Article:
After driving down for our training run on the New River course on September 17 we decided to cancel our motel reservations in Hillsville, sleep in our own comfortable bed at home on Friday night, and leave at 4:30 AM Saturday for the drive to Fries (pronounced "Freeze"), VA to the start of the race. Neither of us slept great Friday night but we slept better than we do in a motel the night before a race.

In the last few days before the race I was like a greyhound at the gate, raring to run. Obviously I don't RUN like a greyhound, but you get the idea. I was pumped for this race!

Foggy pre-race view of the race start/finish banner

The two-hour trip to the New River Valley was uneventful. The weather was cool and clear, the stars bright in the early morning darkness. We enjoyed winding, hilly I-81 and I-77 through the Appalachian foothills while the roads weren't crowded with semis and kamikaze cars hellbent on going 15 MPH over the speed limit. In the dark we missed the beautiful trees just beginning to display their fall colors (I predict a brilliant autumn in southwestern Virginia) but sure enjoyed them on the way back home.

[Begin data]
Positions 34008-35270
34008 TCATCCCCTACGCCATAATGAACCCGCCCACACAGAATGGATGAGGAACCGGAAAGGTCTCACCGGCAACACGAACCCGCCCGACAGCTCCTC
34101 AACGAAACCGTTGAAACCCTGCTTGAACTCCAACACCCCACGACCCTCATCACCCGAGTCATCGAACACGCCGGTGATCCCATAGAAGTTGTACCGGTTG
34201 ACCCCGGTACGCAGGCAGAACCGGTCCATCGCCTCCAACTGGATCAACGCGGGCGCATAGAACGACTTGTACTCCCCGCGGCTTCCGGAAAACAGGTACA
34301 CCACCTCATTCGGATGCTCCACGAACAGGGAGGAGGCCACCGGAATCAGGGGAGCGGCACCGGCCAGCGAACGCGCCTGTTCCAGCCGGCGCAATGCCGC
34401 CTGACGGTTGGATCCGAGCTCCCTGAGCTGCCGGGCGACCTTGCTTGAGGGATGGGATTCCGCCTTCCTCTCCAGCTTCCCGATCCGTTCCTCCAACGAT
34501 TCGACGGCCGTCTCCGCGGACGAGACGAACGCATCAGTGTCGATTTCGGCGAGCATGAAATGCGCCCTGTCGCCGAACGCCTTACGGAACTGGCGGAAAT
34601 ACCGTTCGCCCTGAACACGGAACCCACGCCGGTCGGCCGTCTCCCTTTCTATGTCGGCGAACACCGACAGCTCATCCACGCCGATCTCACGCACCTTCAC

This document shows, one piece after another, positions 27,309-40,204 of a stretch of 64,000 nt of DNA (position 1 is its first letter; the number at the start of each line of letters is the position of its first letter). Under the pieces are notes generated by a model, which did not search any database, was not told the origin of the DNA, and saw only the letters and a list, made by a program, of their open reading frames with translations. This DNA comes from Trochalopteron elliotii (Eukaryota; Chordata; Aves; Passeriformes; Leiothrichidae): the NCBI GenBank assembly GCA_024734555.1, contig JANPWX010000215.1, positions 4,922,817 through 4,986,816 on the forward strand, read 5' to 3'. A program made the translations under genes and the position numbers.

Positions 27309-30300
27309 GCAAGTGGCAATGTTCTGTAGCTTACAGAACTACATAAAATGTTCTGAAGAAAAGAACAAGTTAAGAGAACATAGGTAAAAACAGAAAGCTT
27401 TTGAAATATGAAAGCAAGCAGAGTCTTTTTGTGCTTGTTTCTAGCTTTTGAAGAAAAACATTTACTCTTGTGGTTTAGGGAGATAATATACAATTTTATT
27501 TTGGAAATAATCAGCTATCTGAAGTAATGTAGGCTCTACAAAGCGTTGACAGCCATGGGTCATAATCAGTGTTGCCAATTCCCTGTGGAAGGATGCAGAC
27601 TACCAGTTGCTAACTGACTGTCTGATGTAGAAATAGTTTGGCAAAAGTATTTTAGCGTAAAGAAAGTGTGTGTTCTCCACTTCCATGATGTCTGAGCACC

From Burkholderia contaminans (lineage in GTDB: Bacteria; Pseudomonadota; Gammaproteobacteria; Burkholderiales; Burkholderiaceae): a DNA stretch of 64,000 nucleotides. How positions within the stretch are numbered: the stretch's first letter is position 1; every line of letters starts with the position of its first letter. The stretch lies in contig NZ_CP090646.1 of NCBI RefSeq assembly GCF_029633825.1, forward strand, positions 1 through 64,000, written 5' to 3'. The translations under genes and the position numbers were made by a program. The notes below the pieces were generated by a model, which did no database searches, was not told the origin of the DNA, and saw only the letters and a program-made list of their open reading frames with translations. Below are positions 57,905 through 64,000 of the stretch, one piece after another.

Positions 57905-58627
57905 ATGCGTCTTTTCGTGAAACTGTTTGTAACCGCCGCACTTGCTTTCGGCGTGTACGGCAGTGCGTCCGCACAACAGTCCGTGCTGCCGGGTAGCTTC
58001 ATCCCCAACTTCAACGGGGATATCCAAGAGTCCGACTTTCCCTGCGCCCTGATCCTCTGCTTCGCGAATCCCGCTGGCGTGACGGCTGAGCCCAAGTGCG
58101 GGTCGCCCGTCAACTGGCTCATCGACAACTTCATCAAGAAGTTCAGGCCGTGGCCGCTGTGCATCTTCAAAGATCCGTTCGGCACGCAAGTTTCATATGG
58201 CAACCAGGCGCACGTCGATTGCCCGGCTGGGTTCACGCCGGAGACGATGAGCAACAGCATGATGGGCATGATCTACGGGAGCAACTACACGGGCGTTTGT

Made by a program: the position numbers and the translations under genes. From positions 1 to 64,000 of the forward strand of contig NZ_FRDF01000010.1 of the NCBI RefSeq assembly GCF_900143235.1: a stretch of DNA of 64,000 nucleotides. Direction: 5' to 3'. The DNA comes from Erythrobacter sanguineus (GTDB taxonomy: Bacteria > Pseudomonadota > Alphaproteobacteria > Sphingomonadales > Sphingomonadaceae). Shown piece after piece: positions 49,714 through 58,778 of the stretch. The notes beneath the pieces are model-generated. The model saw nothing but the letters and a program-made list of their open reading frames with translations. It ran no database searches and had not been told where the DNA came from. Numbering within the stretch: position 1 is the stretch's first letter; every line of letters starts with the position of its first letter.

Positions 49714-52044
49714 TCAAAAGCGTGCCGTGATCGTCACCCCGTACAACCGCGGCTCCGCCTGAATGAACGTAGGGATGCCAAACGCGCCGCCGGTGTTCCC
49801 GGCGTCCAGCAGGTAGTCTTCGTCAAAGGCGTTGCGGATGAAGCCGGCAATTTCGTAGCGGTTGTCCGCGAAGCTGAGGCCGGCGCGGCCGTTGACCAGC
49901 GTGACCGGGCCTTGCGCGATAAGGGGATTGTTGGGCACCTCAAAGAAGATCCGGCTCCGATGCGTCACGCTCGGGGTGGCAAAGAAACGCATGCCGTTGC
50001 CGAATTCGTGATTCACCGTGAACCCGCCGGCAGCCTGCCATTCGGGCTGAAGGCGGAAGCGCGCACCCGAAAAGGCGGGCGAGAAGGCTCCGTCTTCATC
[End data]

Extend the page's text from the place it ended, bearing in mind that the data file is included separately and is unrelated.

We stopped for a couple minutes at the Cliffview trailhead just west of Galax, one of two southern termini of the New River Trail and site of the turnaround aid station near the state park's ranger station. Jim was captain of this aid station. He was pleased to see that the rangers had already erected a large tent and set up a table full of supplies. Jim brought some other equipment from home, including several five-gallon containers of ice that he'd fill with water and the electrolyte drink after the race began.

But now we needed to get to the start/finish area several miles away at Fries.

It was no big surprise to find the *other* southern terminus of the New River Trail enveloped in fog. Rivers have a tendency to do that to the surrounding valleys. It was still pretty dark at 7 AM as we were directed to a parking area near the big race tent:

We got prime parking because Jim would be transporting runners' drop bags and additional aid station supplies to Cliffview. Here Cody guards the drop bags (and probably wonders if he's going to have any room left to lie down!):